Faith provides support, guidance

Anna Marquardt, co-features editor

In the countryside of Mongolia, sophomore Row Seitz sat in a small tent, alone with a Shaman shielding his face with armor. As a drum thumped in the background, Seitz explained that she was instructed to drink the milk provided and to make a promise which would indefinitely change her life.

Touched by the spirit of Buddha, Seitz emphasized how meaningful it was for her to have met with this shaman as it allowed her faith to emerge. Religion, described by Encyclopedia Britannica as a connection with or belief in something considered holy or sacred, can affect those involved in a multitude of ways. 

“[The shaman] didn’t know anything about me, but somehow he knew that I was going through a hard time,” Seitz said. “He asked me to make him a promise to do better in the future, and I decided to give him that promise. I couldn’t have [made that promise] for my friends, family, or even myself, so I started relying on [Buddhism] as my backbone.”

In Seitz’s eyes, the most resonant aspect of Buddhism is its followers tendencies to live humbly and always take everything positively. According to National Geographic, Buddhists dedicate their lives to the goal of reaching enlightenment, or Nirvana. 

“[Buddhists] take everything as a blessing so that [we] can learn from what [we] did wrong and [know] how to move [forward] in the future,” Seitz said.

Also having found his faith in recent times, senior Owen Weisensel’s Catholic faith helps him navigate any challenges he may encounter. 

“[God] is always there when you need Him for any guidance,” Weisensel said. “[Faith] helps me seek peace through everything.” 

Despite having attended a Catholic school for ten years, Weisensel’s relationship with God was strengthened more than ever in the past year. 

“When I was younger, I had a hard time believing [in God] because I was kind of forced into [Catholicism by] my family,” Weisensel said. “I started going to church more to find myself [recently], and I found great joy and happiness in my faith with God.”  

David Berkson, Social Studies Teacher and Sponsor of Muslim Student Association (MSA), believes that religion can be a very vital aspect of a person’s identity and something to be proud of. He appreciates the community, confidence, and outlook it gives students.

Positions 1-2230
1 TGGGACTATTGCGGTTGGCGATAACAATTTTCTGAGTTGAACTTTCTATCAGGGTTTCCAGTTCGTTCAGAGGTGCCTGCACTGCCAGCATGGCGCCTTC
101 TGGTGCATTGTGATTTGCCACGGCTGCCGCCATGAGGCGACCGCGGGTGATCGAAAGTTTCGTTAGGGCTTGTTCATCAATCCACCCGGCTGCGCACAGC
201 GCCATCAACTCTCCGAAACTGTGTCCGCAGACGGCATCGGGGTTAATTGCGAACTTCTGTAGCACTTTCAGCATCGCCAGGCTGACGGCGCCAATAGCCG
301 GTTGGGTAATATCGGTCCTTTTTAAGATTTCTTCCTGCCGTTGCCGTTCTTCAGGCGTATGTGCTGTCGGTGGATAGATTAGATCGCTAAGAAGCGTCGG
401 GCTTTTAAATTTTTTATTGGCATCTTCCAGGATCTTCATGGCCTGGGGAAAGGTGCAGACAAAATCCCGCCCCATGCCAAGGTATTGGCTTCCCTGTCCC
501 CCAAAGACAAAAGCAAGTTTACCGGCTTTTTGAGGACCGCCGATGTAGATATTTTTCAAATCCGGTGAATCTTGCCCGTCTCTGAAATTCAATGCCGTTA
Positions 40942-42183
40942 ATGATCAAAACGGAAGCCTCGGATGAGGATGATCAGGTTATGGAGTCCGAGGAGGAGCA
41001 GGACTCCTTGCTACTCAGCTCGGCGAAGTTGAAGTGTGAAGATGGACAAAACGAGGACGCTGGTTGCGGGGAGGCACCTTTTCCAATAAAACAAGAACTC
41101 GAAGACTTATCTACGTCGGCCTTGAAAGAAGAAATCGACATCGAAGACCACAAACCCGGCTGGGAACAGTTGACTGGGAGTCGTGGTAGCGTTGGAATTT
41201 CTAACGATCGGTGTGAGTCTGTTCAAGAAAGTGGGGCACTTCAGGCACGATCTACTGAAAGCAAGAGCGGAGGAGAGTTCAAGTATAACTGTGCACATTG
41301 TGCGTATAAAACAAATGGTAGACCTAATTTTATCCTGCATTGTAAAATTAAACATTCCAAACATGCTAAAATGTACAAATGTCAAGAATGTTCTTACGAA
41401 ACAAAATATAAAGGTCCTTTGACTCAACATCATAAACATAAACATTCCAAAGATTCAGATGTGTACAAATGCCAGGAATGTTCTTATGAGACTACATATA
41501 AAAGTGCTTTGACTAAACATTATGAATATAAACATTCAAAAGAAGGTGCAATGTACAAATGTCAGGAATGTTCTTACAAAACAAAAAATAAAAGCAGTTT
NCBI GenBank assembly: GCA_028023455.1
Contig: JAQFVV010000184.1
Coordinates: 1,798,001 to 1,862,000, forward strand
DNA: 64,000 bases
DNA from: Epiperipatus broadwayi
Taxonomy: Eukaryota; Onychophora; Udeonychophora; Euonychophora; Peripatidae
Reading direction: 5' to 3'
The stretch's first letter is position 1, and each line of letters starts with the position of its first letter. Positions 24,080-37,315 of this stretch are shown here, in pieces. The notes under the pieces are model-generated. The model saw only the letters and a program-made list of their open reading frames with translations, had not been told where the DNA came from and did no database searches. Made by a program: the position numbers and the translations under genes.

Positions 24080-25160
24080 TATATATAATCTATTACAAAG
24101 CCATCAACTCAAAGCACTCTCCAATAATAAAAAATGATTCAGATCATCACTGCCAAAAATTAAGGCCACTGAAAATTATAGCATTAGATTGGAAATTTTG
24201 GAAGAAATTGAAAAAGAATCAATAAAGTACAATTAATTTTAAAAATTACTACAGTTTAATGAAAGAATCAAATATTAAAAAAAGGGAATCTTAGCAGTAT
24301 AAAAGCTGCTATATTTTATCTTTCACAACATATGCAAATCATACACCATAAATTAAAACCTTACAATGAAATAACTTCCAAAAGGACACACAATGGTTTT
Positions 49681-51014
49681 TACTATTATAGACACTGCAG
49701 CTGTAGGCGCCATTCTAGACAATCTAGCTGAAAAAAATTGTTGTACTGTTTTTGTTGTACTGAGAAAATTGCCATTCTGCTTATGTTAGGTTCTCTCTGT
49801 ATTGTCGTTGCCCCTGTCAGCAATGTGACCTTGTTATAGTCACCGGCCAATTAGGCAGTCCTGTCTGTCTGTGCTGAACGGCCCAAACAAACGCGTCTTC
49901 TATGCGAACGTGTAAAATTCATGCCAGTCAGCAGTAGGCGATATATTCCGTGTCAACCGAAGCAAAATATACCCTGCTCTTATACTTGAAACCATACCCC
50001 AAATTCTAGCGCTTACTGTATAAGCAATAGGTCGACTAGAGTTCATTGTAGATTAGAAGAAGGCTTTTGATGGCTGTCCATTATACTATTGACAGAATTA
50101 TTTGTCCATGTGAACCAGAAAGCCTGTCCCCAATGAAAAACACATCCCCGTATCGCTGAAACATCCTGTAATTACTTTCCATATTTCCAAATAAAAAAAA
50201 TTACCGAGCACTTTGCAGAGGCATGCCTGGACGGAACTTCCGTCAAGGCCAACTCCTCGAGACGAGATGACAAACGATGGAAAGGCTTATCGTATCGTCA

“Belief, or lack of belief, has been a part of history from the earliest times,” Berkson said. “It [can be] such an important, personal part of peoples’ identities. [Students] should be [confident in] whatever [they] believe or whatever [they] don’t.”

Weisensel values the community he has gained because of his religion. Everyone at his church and youth group wants to see him grow, which motivates Weisensel to continue exploring his relationship with God.

“[The people at my church] are loving no matter what,” Weisensel said. “Everyone [greets each other] with smiles, hugs, and handshakes.”

Senior Inayah Mohammed similarily described her Muslim community as a loving and comfortable space. They have given her the support she needs to discover her own way of worshiping God, she explained.

“Respect is really big in [my] religion,” Mohammed said. “[Muslims are] understanding and [acknowledge] that everyone can practice religion in their own way and have their own spiritual connection that is unique and individual to them.”

Bryan Cope, Math Teacher and Sponsor of Cornerstone Christian Club, explained that this level of respect is necessary throughout all religions. With 49 percent of South students considering themselves to be religious, according to a non-scientific survey of 345 students conducted by The Oracle, Cope emphasized that it is important to learn about others’ beliefs rather than try to challenge them. 

“Whether you’re Muslim, Jewish, athiest, Christian, or whatever other religions [are] out there, it’s not your job to change someone’s mind,” Cope said. “I think [people should be] willing to listen [to] why [others may] think the way [ they do].”

Berkson commended South for creating opportunities for students to learn about other religions if they choose to. From sophomore history electives, such as Religions of the East and Religions of the West, to religious clubs, Berskon encourages curious students to educate themselves. 

“There’s so much [about religion] that we know, but there’s more that we don’t,” Berkson said. “[Students should find] that place to access information to learn about what other people believe and get that comparative experience.”

Having been a part of MSA since her freshman year, Mohammed cherishes the time she spends in the club environment. She shared that she has learned a great deal about her faith and practices through being in the club. 

“Having those friendships and bonds with leaders that are my age have really helped me get through difficult things,” Mohammed said. “I think that’s something really special.”